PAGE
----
On the fringes there may be some value to external search engines in having married names entered, though the exact value is far from clear as the names exist in very close proximity in Family page titles already. As it has largely not been done in any systematic way, it seems pointless to have it exist on, say, 0.5% of the pages. Further, I believe it is pointless until the feature is supported by software that keeps it up to date, so that when somebody changes the spelling of a husband's name from, say Curtiss to Curtis or Curtice, or vice versa, the married names of all five of his wives is correctly updated as well. Up until recently, believing it to be an annoyance brought in with people's GEDCOM uploads, because it is something they do on their own system, or their software does, I have been deleting it. I have put that on hold hoping this conversation would establish whether WeRelate values it and is going to add software to maintain it, or it is realized it is a maintenance headache, because it duplicates data on the woman's page to data whose natural place is on her husband's page, creating a non-normalized data model, which suggests it should not be done at all if not by software. The simplest arrangement is, of course, to simply know people by their birth name, and much like the system for place names, some people may not like that system, but it allows us to have a common understanding and work together.

Whatever this counting tool is, is a separate issue that needs explaining. I would hazard a guess that somebody needs to figure out a different way to count surnames as it appears to be concerned with one person's project, which does not make a good justification for changing how things are done. --Jrich 16:03, 19 February 2015 (UTC)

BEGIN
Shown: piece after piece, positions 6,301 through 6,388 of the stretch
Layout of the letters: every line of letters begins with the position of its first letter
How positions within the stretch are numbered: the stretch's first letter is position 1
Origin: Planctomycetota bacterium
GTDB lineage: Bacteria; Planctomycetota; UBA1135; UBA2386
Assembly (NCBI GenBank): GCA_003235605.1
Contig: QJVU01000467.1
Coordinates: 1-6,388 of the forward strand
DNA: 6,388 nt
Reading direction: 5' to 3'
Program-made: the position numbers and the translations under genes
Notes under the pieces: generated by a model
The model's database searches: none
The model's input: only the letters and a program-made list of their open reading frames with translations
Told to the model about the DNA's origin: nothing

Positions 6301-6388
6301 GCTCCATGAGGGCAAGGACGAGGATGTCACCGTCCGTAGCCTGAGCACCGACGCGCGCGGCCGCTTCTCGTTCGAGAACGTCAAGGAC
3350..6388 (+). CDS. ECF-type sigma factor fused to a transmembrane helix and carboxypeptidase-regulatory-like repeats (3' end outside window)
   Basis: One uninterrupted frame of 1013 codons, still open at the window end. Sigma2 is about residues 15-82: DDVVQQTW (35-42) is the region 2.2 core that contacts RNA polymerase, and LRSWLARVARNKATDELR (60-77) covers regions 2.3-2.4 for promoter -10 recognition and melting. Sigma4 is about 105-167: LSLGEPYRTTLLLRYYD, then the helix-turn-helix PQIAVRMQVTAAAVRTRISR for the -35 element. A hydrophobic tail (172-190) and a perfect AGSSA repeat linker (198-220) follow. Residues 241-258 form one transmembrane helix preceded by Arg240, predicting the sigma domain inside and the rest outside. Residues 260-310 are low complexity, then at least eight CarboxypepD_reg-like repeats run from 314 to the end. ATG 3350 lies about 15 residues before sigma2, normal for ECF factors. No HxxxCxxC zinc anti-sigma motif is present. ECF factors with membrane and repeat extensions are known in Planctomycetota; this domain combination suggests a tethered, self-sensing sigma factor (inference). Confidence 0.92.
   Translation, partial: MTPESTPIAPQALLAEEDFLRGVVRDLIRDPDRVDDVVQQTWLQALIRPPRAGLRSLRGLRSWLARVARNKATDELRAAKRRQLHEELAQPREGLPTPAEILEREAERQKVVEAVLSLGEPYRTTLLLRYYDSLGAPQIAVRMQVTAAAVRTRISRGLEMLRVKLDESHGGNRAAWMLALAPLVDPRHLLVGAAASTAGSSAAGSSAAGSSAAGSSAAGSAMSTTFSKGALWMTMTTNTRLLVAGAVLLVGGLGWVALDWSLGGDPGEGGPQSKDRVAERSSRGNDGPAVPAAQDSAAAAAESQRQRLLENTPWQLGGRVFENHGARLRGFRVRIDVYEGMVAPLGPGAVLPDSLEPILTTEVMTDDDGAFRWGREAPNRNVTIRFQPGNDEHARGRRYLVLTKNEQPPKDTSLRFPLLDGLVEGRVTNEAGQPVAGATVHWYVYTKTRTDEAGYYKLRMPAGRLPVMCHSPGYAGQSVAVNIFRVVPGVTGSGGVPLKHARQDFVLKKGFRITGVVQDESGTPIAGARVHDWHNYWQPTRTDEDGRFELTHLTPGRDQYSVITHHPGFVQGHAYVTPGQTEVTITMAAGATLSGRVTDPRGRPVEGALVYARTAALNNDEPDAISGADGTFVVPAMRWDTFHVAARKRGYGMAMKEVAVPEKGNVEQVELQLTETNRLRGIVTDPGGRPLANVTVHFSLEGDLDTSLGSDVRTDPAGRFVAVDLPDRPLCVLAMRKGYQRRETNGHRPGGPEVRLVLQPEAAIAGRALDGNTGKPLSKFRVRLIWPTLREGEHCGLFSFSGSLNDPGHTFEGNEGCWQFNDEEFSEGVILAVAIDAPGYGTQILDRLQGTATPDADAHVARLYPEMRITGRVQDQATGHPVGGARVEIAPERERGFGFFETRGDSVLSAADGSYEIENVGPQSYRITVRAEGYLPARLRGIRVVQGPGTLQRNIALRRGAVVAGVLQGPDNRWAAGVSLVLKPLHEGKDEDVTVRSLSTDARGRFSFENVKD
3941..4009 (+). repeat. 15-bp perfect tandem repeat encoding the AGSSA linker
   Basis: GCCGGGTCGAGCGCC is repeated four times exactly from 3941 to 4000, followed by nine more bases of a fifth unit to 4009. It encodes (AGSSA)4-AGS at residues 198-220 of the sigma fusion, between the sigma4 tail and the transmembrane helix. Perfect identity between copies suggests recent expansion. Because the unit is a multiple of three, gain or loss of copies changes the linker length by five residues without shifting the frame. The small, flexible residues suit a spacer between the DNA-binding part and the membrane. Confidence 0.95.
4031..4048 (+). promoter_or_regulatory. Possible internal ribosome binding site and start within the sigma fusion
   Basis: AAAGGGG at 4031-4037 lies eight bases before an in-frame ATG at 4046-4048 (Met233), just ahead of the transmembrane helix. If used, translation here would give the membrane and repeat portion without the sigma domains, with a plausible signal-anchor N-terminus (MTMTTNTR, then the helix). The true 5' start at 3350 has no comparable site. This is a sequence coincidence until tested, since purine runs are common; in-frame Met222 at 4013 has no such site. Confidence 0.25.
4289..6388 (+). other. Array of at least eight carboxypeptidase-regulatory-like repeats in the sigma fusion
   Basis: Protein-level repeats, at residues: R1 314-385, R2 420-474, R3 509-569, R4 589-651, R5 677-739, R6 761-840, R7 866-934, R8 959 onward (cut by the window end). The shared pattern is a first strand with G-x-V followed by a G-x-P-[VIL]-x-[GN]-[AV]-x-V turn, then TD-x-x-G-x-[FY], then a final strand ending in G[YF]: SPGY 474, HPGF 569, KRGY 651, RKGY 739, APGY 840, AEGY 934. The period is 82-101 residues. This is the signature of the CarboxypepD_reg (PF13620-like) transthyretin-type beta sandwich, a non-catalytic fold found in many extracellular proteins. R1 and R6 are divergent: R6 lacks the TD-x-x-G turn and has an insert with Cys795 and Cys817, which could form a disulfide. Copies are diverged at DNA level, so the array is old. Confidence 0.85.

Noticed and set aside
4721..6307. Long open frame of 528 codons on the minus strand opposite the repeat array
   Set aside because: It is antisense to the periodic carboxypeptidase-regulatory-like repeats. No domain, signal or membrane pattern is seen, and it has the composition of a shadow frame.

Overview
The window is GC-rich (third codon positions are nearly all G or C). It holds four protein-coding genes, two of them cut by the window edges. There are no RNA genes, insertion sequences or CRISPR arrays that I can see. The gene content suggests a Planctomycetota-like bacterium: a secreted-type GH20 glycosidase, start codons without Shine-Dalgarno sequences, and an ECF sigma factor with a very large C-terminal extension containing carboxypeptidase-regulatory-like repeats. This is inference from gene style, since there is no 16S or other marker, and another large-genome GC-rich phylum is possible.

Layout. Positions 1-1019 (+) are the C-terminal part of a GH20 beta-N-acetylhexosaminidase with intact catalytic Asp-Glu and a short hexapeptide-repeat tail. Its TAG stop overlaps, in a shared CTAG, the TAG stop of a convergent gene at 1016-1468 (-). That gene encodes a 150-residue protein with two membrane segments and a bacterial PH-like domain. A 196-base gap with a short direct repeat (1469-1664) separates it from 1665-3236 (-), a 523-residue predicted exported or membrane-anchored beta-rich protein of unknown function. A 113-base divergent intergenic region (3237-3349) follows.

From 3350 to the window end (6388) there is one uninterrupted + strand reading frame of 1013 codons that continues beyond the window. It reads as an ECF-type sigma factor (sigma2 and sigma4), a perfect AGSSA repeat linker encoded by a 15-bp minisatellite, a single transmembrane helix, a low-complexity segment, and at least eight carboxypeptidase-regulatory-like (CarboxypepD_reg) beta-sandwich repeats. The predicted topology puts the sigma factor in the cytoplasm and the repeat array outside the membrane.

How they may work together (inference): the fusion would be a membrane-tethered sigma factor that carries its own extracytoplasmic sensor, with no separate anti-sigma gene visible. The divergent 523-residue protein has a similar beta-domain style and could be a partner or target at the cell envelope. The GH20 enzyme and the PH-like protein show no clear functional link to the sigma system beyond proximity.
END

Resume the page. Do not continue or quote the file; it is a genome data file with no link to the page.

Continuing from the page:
Re: a common understanding - I would put forth that we already do have a common agreement for at least one part of a woman's page - the wiki Page Title - which could technically be anything, but we have agreed to use a person's birth name (first and last) to provide the unique identifier for their page. It would seem to me that Markus3 should probably use the Page Title to count people born with a specific surname for his project. Depending on what exactly it is that he is trying to count, he should probably also incorporate the name variant database, which brings me to ...
Re: maintenance issues with using different names - It is true that name variants used to cause problems in genealogical databases, but remember that WR now handles name variants very well (recall this project), so I do not agree that including married surnames introduces the potential for a maintenance headache. It is not necessary to use the same spelling for every member of a family. They rarely all appeared in the records with the same spelling anyhow.
Re: should we even include married surnames on pages for women - I say YES, mostly because a woman was usually known for more years of her life by her married name(s) than by her maiden name. She therefore would appear in official records more often under her married name(s), which means that it is often beneficial to be able to search for her that way. That data point is very relevant to who she was. I would be interested in exploring the concerns surrounding this issue further, however. --Cos1776 19:28, 19 February 2015 (UTC)